There are also other utility apps included like Notes, Weather, Sound recorder and flashlight and even a camera effects application called Lomo camera with Photobooth like effects. Overall, we think we liked all these apps on the Find5 more. But all these apps don’t matter if you go with the options of different ROMs on the phone.
Yes, the major feature of the R819 or any oppo’s software is that, thanks to the unlocked bootloader, you are free to load up whichever ROM you feel like. Well, not all, but the ones that support the device that is. Oppo’s own site has the links to tell you (they are not live for the R819 yet) which ROMs are supported and how you can install them, which is super useful. You can either install Oppo’s own Color ROM, or the stock AOSP ROM, or even CM10 and Paranoid Android, which are highly popular third party ROMs. In the end, it’s your choice, and all that we have said above is applicable only to the pre-installed firmware that comes with the R819.
Coming to the battery life, the Oppo R819 has a 2000mAH non-removable Lithium Ion battery. In our regular day to day testing, we found that the battery lasts up to 20 hours on average use, which includes Whatsapp, Twitter and browsing, over WiFi and 3G intermittently. When it is just 3G, the battery drains faster, and the screen-on time too, is a huge factor in assessing the battery life. The Battery app that comes with the device is barebones and displays nothing but the percentage. We understand that since the battery apps is departed from the custom UX, Oppo has not chosen to implement, so we used a third party app to track how the battery performed.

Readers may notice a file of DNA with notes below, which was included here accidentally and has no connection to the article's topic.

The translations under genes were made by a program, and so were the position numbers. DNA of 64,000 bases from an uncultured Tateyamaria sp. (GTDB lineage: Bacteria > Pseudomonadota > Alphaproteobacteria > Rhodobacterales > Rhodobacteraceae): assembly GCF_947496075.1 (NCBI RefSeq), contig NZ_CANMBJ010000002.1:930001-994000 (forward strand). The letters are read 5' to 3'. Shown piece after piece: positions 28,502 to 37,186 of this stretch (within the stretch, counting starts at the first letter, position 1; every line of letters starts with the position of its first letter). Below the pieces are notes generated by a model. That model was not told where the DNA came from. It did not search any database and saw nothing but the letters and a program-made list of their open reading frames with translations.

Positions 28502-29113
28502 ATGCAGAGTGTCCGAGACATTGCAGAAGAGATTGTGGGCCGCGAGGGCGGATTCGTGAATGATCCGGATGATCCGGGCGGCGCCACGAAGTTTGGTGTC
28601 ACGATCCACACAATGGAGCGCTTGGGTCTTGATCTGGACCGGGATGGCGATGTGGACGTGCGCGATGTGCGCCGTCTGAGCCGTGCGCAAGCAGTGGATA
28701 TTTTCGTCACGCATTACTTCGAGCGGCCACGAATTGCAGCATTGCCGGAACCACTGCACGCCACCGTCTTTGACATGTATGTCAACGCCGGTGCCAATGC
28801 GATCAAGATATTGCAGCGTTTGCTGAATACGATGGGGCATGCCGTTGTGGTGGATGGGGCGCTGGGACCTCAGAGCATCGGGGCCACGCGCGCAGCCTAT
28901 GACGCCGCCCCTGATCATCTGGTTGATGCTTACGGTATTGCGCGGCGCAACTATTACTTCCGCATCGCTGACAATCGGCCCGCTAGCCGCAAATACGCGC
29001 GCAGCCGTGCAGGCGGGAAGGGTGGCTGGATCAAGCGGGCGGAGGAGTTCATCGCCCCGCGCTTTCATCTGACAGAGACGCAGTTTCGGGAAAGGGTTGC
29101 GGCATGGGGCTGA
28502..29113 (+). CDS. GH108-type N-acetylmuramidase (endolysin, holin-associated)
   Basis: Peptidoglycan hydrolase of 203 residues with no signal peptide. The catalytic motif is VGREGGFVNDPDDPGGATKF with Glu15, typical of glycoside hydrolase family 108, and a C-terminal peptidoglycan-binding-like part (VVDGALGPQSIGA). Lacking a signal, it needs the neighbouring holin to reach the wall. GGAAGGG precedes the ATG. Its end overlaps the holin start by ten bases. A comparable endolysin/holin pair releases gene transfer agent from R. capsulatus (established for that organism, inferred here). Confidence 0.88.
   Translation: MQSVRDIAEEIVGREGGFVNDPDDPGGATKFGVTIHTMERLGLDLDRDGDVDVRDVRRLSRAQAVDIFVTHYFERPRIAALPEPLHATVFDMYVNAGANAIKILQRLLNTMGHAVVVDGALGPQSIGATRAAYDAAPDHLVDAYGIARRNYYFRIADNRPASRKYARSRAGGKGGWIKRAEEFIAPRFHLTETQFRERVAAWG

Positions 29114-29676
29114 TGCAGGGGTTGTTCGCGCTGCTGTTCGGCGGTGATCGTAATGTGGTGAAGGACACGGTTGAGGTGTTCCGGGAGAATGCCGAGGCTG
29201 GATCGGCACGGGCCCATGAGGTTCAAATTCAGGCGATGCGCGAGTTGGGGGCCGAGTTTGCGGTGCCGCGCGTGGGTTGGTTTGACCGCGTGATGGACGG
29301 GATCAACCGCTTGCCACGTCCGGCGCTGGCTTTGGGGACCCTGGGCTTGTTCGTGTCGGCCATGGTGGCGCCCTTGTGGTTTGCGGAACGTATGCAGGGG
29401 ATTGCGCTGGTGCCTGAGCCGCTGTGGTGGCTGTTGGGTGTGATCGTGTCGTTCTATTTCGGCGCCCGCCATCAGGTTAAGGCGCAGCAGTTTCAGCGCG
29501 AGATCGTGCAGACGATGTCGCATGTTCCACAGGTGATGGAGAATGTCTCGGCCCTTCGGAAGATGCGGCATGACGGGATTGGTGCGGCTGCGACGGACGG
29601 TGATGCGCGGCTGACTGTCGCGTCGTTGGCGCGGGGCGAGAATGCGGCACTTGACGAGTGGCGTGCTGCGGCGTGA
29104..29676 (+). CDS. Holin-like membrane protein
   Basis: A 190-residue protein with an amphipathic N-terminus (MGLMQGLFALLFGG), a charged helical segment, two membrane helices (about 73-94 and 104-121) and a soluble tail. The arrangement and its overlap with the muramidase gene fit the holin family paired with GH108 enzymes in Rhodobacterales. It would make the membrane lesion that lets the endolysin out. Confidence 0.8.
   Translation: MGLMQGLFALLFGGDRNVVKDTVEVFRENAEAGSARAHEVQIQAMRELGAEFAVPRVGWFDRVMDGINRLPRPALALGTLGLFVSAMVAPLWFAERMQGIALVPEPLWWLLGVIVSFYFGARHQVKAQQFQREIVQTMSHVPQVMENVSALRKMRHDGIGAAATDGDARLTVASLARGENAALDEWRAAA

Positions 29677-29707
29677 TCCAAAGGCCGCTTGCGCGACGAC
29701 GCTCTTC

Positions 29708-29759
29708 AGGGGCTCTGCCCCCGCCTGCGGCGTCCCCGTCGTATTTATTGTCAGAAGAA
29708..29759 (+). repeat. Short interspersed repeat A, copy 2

Overall, we think the battery life is average and it really met our expectations having used a lot of MediaTek based devices. It’s not too bad considering that you get almost 20 hours on moderate usage and almost 10 hours on heavy usage.
So, were we impressed with the device? Almost, we’d say. The R819 has a great display, a superb camera and overall, a thin and light build that is light on the pockets and great in the hands. It also has some interesting software features and options to change and switch the ROMs to your wish. But the performance is just average when it comes to games and other intensive tasks, with the build quality being slightly doubtful, at least on our review unit. The R819 is marketed as a “Convenience without compromise” device. While we are very sure about the convenience part, we are slightly doubtful about the compromise part, because lets face it, there are quite a number of compromises made here and it’s up to you to decide whether you can live with it, or not.
At $349 and prices close to this point, there are some excellent Chinese devices like the Meizu MX3 and the Xiaomi Mi3, which might make you think twice about the R819, but if you can live with the above said disadvantages, then the R819 might actually suit you best. If you’re still not convinced, here is a quick list of Pros and Cons that might help you judge the device better –
• Awesome display
• Great Camera Performance
• Excellent for music
• Thin and Light build
• Nifty options for Software + Customization
• Average performance for the price
• Build Quality issues on our unit – Bleeding backlight and flex creaks
• Default launcher is slightly overdone
• Average Battery Life
• No micro SD slot